7. The method of making a clear transparent heatsensitive integral sheet material useful in the preparation of a color projection transparency by thermographic copying procedures, said method comprising coating 2. clear transparent heat-resistant film backing with a liquid coating composition containing a protonatable chromogenous dye-forming color progenitor and a polymer of monomers including 75-95% of vinyl chloride in a volatile liquid vehicle, drying the coating, applying a second coating of a liquid coating composition containing about to 94 percent nitrocellulose, about 5 to percent plasticizer, and about 1 to 25 percent organic acid all dissolved in a volatile liquid vehicle which is a non-solvent for said polymer, and drying said second coating under conditions which inhibit any significant reaction between said progenitor and said acid, and wherein the composition of the dried second coating falls within the shaded area of the accompanying drawing.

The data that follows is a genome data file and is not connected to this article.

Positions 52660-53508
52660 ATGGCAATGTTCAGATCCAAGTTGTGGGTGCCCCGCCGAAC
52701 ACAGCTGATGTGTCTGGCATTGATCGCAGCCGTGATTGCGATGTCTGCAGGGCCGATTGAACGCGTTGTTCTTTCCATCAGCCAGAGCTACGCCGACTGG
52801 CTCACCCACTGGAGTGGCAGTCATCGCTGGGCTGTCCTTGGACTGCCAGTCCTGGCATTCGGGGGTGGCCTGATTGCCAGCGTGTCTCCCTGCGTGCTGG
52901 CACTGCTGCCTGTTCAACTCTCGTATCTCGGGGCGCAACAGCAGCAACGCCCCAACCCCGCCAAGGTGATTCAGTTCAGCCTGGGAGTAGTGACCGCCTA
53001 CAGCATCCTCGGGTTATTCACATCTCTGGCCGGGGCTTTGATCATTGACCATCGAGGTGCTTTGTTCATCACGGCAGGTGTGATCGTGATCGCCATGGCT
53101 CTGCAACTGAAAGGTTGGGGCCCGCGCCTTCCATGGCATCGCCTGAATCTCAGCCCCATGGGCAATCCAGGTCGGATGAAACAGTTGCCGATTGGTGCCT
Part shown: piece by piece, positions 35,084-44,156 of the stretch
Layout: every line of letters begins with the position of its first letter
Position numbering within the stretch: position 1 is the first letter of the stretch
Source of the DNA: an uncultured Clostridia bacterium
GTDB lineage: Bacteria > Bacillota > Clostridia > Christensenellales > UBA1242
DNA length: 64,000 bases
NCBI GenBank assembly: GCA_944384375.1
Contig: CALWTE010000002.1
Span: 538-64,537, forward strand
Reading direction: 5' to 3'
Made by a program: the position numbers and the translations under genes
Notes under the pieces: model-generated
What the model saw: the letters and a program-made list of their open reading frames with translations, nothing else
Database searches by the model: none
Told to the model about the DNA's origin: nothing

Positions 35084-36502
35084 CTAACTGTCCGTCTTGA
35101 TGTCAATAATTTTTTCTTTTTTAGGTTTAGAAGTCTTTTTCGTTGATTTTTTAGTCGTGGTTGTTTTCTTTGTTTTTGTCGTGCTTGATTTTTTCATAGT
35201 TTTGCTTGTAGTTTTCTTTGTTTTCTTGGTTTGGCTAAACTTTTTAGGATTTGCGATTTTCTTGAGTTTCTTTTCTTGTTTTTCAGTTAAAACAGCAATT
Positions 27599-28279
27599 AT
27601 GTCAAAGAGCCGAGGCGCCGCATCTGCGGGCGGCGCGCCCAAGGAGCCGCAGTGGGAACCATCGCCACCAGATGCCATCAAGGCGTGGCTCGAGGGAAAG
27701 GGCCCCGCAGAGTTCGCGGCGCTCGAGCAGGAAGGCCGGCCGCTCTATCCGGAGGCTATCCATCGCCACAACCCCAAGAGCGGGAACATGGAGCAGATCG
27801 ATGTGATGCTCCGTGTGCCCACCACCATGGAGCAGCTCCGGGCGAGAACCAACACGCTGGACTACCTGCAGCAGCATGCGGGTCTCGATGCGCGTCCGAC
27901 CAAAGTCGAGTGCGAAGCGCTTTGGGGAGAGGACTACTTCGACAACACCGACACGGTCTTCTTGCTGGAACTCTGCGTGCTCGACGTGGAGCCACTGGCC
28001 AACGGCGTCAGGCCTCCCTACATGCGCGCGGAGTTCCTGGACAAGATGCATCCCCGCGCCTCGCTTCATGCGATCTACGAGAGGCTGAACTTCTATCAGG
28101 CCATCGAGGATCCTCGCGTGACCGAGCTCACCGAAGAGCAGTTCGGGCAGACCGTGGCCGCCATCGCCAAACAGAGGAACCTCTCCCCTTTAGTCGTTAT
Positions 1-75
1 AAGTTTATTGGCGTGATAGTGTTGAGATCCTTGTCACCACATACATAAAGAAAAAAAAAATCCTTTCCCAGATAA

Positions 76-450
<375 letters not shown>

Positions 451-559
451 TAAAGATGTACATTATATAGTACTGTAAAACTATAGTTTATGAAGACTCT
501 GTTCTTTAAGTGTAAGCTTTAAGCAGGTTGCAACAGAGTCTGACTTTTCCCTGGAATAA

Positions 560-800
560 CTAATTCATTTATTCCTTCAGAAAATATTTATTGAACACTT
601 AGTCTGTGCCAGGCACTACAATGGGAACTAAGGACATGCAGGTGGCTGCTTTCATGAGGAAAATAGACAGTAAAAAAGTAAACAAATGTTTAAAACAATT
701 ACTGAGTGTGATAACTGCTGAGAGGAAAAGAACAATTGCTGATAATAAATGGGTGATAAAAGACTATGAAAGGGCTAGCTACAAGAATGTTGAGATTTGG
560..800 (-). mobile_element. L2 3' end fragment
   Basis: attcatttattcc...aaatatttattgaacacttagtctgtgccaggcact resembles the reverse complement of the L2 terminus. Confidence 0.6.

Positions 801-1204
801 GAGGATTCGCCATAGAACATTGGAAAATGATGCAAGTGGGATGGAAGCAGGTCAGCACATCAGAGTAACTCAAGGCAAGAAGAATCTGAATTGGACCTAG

References Cited UNITED STATES PATENTS 6/1963 Reitter. 12/1969 Berg et al.

MURRAY KATZ, Primary Examiner

Referenced by
Citing PatentFiling datePublication dateApplicantTitle
US3663257 *Nov 16, 1970May 16, 1972Minnesota Mining & MfgTransparent heat-sensitive film
US3663258 *Nov 16, 1970May 16, 1972Minnesota Mining & MfgHeat-sensitive copy-sheet
US3847645 *Nov 24, 1972Nov 12, 1974Columbia Ribbon & CarbonThermographic copy sheets and process
US3914510 *Mar 20, 1974Oct 21, 1975Ncr CoThermal sensitive transparency
US3957288 *Dec 27, 1973May 18, 1976Agfa-Gevaert N.V.Thermographic recording material
US4011352 *Nov 28, 1975Mar 8, 1977Agfa-Gevaert N.V.Thermographic process of producing an image
US4109937 *Jan 30, 1976Aug 29, 1978Trans World Technology Laboratories, Inc. (Twt Labs Inc.)Donor sheet for thermographic imaging process
US4585722 *Feb 20, 1985Apr 29, 1986Nippon Telegraph & Telephone Public CorporationOptical recording media with thermal coloration and process for producing same
Classifications
U.S. Classification503/209, 428/33, 106/278, 428/913, 427/150, 427/379, 427/412.5, 427/144, 503/214
International ClassificationB41M5/30, B41M5/333, G03F1/06, B41M5/28, G03F1/00
Cooperative ClassificationY10S428/913, B41M5/333
European ClassificationB41M5/333